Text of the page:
Linear induction accelerator requirements for ion fast ignition

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Fast ignition (fast heating of DT cores afief compression) reduces driver energy (by 10 X or more) by reducing the implosion velocity and energy for a given fuel compression ratio. For any type of driver that can deliver the ignition energy fast enough, fast ignition increases the target gain compared to targets using fast implosions for central ignition, as long as the energy to heat the core after compression is comparable to or less than the slow compression energy, and as long as the coupling efficiency of the fast ignitor beam to heat the core is comparable to the overall ... continued below

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37 p.; Other: FDE: PDF; PL:

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Logan, G. January 26, 1998.

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Fast ignition (fast heating of DT cores afief compression) reduces driver energy (by 10 X or more) by reducing the implosion velocity and energy for a given fuel compression ratio. For any type of driver that can deliver the ignition energy fast enough, fast ignition increases the target gain compared to targets using fast implosions for central ignition, as long as the energy to heat the core after compression is comparable to or less than the slow compression energy, and as long as the coupling efficiency of the fast ignitor beam to heat the core is comparable to the overall efficiency of compressing the core (in terms of beam energy-to-DT-efficiency). Ion driven fast ignition, compared to laser-driven fast ignition, has the advantage of direct (dE/dx) deposition of beam energy to the DT, eliminating inefficiencies for conversion into hot electrons, and direct ion heating also has a more favorable deposition profile with the Bragg-peak near the end of an ion range chosen to be deep inside a compressed DT core. While Petawatt laser experiments at LLNL have demonstrated adequate light-to-hot-electron conversion efficiency, it is not yet known if light and hot electrons can channel deeply enough to heat a small portion of a IOOOxLD compressed DT core to ignition. On the other hand, lasers with chirped-pulse amplification giving thousand-fold pulse compressions have been demonstrated to produce the short pulses, small focal spots and Petawatt peak powers approaching those required for fast ignition, whereas ion accelerators that can produce sufficient beam quality for similar compression ratios and focal spot sizes of ion bunches have not yet been demonstrated, where an imposed coherent velocity tilt plays the analogous role for beam compression as does frequency chirp with lasers. Accordingly, it is the driver technology, not the target coupling physics, that poses the main challenge to ion-driven fast ignition. As the mainline HIF program is concentrating on induction linacs, the purpose of this memo is to explore possible new features and characteristic parameters that induction linacs would need to meet the stringent requirements for beam quality and compression (sufficiently low longitudinal and transverse thermal spread) for ion driven fast ignition. Separately, Ed Lee at LBNL is looking at heavy-ion synchrotrons to meet similar fast ignition requirements. Parameters relating to cost (e.g, total beam-line length and transport quads, total core volt-seconds and power switching) have to be considered in addition to meeting the challenging beam quality requirements for fast ignition compared to conventional HIF. The aim of this preliminary study is to motivate, after critical debate, taking a next step to do more detailed designs, particle simulations, and experimental tests of the most critical accelerator elements and focusing optics, to further assess the feasibility of ion-driven fast ignition.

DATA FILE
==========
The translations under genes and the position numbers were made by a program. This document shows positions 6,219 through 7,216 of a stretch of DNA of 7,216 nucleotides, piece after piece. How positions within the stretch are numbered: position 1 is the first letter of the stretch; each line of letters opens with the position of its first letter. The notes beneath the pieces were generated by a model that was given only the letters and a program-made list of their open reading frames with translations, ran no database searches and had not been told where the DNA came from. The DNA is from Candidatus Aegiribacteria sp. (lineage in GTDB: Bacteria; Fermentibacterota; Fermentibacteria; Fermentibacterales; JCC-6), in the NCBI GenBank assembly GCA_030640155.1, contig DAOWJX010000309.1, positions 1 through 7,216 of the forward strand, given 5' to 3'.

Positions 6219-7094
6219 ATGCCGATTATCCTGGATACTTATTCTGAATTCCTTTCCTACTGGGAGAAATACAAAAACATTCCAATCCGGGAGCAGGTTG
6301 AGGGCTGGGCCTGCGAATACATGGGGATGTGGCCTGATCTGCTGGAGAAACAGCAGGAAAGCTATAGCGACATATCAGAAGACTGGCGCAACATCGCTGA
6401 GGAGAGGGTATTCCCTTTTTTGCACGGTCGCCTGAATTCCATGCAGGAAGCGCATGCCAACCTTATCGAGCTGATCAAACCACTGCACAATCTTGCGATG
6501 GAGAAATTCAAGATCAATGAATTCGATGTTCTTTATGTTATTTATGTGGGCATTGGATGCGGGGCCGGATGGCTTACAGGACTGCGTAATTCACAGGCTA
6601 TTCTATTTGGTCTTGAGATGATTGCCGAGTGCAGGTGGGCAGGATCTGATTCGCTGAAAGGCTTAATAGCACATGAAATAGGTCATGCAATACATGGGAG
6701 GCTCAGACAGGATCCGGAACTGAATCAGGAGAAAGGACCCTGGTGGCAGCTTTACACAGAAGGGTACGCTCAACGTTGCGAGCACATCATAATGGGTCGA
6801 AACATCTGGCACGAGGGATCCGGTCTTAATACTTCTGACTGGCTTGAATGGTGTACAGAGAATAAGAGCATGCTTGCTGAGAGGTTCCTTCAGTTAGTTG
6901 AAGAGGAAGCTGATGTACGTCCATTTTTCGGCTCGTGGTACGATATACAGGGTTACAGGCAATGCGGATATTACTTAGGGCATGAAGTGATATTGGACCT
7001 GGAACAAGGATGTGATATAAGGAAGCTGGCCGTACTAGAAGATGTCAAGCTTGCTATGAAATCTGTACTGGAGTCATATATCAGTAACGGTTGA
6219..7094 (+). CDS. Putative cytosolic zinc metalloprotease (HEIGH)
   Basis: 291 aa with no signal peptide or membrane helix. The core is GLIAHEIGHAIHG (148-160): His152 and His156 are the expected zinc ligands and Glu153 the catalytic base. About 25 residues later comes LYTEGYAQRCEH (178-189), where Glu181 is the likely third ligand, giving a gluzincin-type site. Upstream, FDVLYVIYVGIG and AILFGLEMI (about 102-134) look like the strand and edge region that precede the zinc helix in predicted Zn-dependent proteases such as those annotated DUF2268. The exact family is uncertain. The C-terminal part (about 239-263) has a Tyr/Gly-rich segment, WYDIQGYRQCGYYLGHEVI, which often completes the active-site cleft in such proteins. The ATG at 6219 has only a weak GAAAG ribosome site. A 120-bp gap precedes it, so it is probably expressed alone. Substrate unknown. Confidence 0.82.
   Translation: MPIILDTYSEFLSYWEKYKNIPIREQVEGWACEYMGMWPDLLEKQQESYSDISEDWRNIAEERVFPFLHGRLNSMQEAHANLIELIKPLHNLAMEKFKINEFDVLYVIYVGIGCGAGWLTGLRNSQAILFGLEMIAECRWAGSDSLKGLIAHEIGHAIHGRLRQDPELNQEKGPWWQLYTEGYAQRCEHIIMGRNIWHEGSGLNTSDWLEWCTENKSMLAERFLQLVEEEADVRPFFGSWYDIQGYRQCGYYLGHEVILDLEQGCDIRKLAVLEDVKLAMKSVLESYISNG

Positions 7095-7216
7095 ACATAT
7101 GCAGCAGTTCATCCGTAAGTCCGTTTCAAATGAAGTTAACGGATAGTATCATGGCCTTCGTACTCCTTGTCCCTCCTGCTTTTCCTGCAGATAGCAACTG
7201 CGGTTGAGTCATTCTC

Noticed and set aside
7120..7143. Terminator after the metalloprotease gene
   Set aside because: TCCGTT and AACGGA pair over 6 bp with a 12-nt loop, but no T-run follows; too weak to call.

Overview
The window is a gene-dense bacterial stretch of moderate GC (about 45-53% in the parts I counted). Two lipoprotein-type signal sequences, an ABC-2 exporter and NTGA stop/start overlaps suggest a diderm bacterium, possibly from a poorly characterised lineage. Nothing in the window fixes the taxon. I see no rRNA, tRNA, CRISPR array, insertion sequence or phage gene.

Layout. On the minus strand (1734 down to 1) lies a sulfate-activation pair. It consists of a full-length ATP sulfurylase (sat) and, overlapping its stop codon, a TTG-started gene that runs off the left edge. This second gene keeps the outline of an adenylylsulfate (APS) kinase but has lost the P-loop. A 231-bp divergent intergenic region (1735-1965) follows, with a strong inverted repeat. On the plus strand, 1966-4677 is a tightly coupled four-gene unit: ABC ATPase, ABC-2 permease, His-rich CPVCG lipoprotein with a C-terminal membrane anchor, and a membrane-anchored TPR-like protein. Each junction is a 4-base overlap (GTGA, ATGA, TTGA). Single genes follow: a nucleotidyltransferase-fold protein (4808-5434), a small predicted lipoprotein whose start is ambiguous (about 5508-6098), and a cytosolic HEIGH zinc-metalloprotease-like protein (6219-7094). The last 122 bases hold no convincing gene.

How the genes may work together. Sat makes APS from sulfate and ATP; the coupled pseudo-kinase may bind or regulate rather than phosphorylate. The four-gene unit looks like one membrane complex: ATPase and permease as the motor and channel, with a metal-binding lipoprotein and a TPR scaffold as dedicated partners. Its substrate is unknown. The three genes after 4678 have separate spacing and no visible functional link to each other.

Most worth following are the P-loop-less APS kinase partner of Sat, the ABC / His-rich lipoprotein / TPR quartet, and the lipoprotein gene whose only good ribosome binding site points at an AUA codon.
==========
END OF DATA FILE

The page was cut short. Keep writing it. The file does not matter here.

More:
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37 p.; Other: FDE: PDF; PL:

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INIS; OSTI as DE98057749

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  • 15. international workshop on high energy density in matter, Hirschegg (Austria), 2-6 Feb 1998

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  • Other: DE98057749
  • Report No.: UCRL-JC--129618
  • Report No.: CONF-980256--
  • Grant Number: W-7405-ENG-48
  • Office of Scientific & Technical Information Report Number: 304509
  • Archival Resource Key: ark:/67531/metadc675890

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  • January 26, 1998

Added to The UNT Digital Library

  • July 25, 2015, 2:20 a.m.

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  • Feb. 19, 2016, 11:05 a.m.

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Logan, G. Linear induction accelerator requirements for ion fast ignition, article, January 26, 1998; California. (digital.library.unt.edu/ark:/67531/metadc675890/: accessed December 18, 2017), University of North Texas Libraries, Digital Library, digital.library.unt.edu; crediting UNT Libraries Government Documents Department.